Novartis is gaining in emerging markets. It's also seeing growth in newly launched products, including a few potential blockbusters. Both very good things--and sorely needed to offset a manufacturing shutdown and eroding sales of its top-selling drug.
Novartis CEO Joe Jimenez managed to impress the Wall Street crowd today with some solid numbers for the second quarter.
For the second quarter in a row, Johnson & Johnson posted a downward tick in revenues, hobbled by currency losses. Asset writedowns, legal-settlement set-asides, and acquisition costs dug into earnings.
AstraZeneca doesn't shy from a challenge. The drugmaker ($AZN) has launched a study comparing its clot-fighter Brilinta with the standard bloodthinner treatment Plavix, in patients with peripheral artery disease.
A federal appeals court pulled a pay-to-delay challenge out of mothballs, forcing Merck to fight claims that its Schering-Plough unit delayed generic versions of its potassium drug K-Dur. But Merck isn't the only drugmaker that should keep an eye on this case.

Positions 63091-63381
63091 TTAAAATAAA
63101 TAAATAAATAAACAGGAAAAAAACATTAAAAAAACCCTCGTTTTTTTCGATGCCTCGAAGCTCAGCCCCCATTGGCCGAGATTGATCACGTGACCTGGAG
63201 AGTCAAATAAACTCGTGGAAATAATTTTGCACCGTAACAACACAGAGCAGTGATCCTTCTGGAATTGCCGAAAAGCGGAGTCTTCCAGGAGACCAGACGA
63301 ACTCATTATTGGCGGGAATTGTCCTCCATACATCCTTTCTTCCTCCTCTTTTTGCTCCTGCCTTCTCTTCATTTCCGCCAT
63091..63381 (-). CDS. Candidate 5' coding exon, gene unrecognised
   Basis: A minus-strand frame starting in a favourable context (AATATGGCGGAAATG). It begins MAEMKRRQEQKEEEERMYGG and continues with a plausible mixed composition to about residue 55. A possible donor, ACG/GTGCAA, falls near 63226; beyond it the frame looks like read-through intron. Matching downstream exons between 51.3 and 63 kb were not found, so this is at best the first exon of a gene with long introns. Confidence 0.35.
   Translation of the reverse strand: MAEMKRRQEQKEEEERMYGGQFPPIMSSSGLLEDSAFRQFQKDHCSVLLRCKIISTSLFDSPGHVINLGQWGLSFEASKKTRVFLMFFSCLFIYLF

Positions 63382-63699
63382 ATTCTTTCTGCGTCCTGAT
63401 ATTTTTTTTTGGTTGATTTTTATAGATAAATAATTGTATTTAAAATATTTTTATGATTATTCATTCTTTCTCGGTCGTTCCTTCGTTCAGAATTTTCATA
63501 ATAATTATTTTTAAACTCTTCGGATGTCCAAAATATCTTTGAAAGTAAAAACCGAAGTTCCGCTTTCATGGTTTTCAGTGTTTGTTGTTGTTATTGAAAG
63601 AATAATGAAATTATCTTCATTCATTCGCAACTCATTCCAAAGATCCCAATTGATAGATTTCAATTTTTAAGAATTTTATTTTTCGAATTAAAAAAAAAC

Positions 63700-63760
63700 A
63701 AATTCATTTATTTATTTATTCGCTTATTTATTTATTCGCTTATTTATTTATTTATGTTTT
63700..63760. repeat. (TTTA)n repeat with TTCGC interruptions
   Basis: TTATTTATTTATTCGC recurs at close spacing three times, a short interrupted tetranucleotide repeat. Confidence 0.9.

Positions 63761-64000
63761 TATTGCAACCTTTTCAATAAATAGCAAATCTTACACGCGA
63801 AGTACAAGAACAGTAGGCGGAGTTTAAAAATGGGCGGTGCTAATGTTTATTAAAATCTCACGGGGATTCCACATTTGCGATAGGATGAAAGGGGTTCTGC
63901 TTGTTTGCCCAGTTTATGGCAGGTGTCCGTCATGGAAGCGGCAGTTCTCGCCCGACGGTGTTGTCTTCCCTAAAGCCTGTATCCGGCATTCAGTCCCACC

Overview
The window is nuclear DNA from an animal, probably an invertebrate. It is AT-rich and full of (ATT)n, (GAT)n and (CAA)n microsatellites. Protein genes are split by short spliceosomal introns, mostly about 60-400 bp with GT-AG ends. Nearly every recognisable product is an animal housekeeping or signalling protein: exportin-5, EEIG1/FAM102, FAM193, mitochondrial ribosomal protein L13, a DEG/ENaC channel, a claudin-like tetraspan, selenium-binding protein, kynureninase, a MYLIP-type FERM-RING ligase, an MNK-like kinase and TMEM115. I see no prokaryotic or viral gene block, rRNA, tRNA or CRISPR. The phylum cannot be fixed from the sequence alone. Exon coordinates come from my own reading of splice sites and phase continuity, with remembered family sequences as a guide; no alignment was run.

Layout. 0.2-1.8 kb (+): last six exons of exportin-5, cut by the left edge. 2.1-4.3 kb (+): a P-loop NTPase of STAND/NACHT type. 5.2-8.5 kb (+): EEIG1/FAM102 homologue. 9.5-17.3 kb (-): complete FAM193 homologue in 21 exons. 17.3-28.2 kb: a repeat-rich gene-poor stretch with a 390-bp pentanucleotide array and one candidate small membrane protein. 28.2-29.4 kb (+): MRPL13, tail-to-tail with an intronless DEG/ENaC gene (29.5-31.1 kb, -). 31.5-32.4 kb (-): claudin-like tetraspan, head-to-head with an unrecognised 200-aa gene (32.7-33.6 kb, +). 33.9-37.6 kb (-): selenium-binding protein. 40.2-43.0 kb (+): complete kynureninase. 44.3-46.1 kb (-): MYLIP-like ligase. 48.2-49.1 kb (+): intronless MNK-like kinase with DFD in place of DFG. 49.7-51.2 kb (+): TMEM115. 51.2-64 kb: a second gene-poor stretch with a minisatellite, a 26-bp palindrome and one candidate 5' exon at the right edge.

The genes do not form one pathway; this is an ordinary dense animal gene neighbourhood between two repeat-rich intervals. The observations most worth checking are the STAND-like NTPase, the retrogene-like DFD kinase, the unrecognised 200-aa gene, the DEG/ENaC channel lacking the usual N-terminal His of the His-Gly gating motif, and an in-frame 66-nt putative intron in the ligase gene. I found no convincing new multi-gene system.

Analysts have put a pencil to the Par Pharmaceutical buyout, and they've concluded the company could bring a good bit more than $50 per share from a generics-industry bidder.
After unsuccessfully struggling for three months to spur a bidding war, Human Genome Sciences appears ready to throw in the towel today and accept a slightly sweetened offer from longtime partner GlaxoSmithKline.
Ipsen's news isn't all bad these days. After its big plans for a new hemophilia drug hit a big snag earlier this week, the drugmaker is announcing plans to keep a French plant it had slated for sale.
Eli Lilly can enjoy competition-free Cymbalta sales for 6 months longer.
Stock analysts have called for Forest Laboratories to jump on the M&A bandwagon in biopharma as the drugmaker's top-selling Lexapro faces generic drug competition.